I2C is pretty straightforward, although it can be a little tricky to "grok" right off the bat. I won't go into the details of I2C as these are lots of examples (Google for "introduction to I2C", "Understanding I2C", "I2C tutorial" or any variant on these themes).
For the MPU-6050 page 35 and 36 start talking about how the MPU-6050 expects to be talked to. It follows a very common I2C format which is
START, MPU6050 I2C ADDR + RW, REGISTER NUMBER, REGISTER DATA, STOP
for writes (to set a register), and
START, MPU6050 I2C ADDR + RW, REGISTER NUMBER, START, MPU6050 I2C ADDR + RW, REGISTER DATA, STOP
Now the "MPU6050 I2C ADDR + RW" part needs some explanation. For I2C the first 8-bit byte sent after a START sequence is a combined field. The first 7 bits are the device's I2C address (0b110100x for the MPU6050, from section 9.2 on page 33 of the data sheet). The "x" can be either a 0 or 1 -- the MPU6050 can have one of two I2C addresses and the pin AD0 specifies the value for x. This is to allow more than one MPU6050 on the bus since all I2C addresses on a bus must be unique.
That's only 7 bits though: the final bit of the I2C address byte (bit 0 or the Least Significant Bit (LSB) since I2C transmits data MSB-first) tells the I2C device what kind of transfer you want. The bit is '0' for writes (I2C master writes data to I2C slave) and '1' for reads.
The I2C address byte is probably the most commonly screwed-up thing when using I2C. I2C addresses are 7 bits long as I've mentioned above, but they are left-shifted one bit to make room for the read/write bit which occupies bit 0 of the I2C address. Many datasheets also confuse matters by specifying the I2C address as a hexadecimal value but don't tell you whether this value is the "pure" 7-bit I2C address which must be shifted over or if the value is the I2C address already shifted over and waiting for you to change bit 0 to a 1 or 0 to specify the direction of the transfer.
So back to the MPU6050: Since it's "pure" I2C address is 0b110100x (which is 0x68 or 0x69 depending on the state of the AD0 pin, we will assume it's '0' for simplicity here) that means that the value you will clock out for the I2C address will be 0xd0 or 0xd1, depending on whether you want to start an I2C write or read. If this is confusing write the I2C address in binary and add a '0' or '1' to the bit 0 position to specify read/write. It'll become clear then. If you have the AD0 pin set to '1' then the actual address byte put on the bus would be 0xd2 or 0xd3. Again, write it out in binary on a piece of paper and it'll become clear.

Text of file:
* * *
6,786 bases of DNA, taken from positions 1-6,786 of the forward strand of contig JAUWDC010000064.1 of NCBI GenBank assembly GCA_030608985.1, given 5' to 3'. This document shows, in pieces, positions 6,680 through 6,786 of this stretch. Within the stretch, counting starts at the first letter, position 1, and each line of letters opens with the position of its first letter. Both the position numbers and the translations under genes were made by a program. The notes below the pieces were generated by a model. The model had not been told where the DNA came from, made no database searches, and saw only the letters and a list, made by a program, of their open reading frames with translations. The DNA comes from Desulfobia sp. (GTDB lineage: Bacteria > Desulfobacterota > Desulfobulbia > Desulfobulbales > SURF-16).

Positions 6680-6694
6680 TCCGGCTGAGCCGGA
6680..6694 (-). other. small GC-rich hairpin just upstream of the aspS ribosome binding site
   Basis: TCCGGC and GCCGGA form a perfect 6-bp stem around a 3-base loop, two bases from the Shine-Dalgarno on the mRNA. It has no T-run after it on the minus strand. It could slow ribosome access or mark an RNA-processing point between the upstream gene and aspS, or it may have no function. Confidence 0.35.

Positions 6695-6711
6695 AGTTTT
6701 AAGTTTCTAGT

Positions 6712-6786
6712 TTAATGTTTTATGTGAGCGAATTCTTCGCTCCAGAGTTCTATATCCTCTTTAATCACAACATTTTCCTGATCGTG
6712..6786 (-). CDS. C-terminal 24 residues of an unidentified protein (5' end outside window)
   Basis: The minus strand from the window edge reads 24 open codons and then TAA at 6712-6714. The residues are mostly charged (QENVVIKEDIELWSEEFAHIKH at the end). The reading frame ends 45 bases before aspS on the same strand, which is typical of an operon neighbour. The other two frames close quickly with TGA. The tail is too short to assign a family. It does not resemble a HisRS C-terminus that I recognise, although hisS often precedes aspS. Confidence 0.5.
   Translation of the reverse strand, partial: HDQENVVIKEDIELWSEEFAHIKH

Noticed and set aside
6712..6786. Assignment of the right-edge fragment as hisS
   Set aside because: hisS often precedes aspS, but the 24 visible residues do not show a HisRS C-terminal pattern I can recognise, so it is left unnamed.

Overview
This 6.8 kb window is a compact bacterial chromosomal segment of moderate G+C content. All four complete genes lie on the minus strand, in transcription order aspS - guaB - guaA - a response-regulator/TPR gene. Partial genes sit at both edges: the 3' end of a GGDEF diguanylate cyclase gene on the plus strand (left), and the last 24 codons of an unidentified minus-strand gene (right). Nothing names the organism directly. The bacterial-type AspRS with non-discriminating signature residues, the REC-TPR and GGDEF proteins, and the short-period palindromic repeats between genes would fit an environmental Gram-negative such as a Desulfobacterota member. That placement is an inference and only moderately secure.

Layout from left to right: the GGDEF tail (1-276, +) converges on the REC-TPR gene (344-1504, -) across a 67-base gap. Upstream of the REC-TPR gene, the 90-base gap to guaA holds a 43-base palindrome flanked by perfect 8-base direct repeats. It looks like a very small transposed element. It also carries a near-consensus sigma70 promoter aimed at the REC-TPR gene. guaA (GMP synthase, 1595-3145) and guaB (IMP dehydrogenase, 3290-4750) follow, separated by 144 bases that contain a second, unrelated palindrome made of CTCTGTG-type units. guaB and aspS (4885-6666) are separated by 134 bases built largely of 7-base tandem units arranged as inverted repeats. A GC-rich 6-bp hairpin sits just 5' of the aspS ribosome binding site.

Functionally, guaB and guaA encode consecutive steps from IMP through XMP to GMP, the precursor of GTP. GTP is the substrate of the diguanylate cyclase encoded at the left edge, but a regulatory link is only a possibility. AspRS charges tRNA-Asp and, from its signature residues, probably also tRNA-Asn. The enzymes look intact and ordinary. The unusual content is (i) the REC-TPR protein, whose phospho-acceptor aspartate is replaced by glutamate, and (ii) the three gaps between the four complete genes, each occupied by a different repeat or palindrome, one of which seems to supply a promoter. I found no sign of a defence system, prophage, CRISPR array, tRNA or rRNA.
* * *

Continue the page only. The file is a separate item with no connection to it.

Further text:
Back to the transfer: I2C writes are straightforward. Assuming AD0 is low, the transfer would look like this:
START, 0xd0, REGISTER NUMBER, REGISTER DATA, STOP
Reads are tricker; we need to write the register address but then we need to read the register data. This is accomplished with a second START sequence (also known as an I2C restart). @nickjohnson gives an excellent answer as to why restarts are part of the I2C specification.
So to read a register we start an I2C transaction by writing the register number, then re-start the I2C transfer but give the I2C address with the RW bit set to '1' to signify that we want to read the value from the slave:
START, 0xd0, REGISTER NUMBER, START, 0xd1, REGISTER DATA, STOP
the 0xd0 is the MPU6050's I2C address + RW=0, and the 0xd1 is the MPU6050's I2C address + RW=1. Of course instead of driving the SDA line during the "REGISTER DATA" phase you would be reading the SDA state.
Now about ACKs and NAKs... I2C has a lot of NINE bit transfers because at the end of every 8 data bits the recipient of the data must acknowledge the byte. This is done by the master providing a 9th clock and either driving the SDA line or sampling it. If the master is driving SDA to provide a byte (e.g. sending the I2C address, sending the register number or sending the register data) then it will READ the SDA line during that 9th bit to see if the slave is alive and accepting data. If the master is sampling SDA to read a data byte from the slave (reading register data) then the master must set SDA low to say "got the data, keep it coming" or set it high to say "that's enough data, thanks".
The gory details about the ACK bit and so on are adequately explained in the various tutorials. I just mention it here for completeness.
Now back to MPU6050-specificity: The MPU6050 needs to be initialized once it's powered up and stable. The specific register reads and writes are in the data sheets but once it's configured and running, you can read the data pretty much whenever you like. It's gyro data starts at register 0x3b (You need the MPU6050's register data map PDF, available from Google). The MPU6050 can do burst reads and writes which means that after sending the register address, the MPU6050 will read/write subsequent addresses if you keep clocking data in or out of it. So to read all the sensor data from the MPU6050 you can do it in a single transaction:
START, 0xd0, 0x3b, START, 0xd1, (read 14 bytes) STOP
This will give you 14 bytes of data containing the values of registers 0x3b through 0x48.
Phroo... that's a lot to digest. I2C really isn't complex but getting started can be frustrating. Good luck!